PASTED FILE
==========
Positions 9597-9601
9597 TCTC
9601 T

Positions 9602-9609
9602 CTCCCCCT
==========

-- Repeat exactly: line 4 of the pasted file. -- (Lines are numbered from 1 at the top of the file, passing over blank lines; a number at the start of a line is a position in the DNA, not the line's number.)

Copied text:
Positions 9602-9609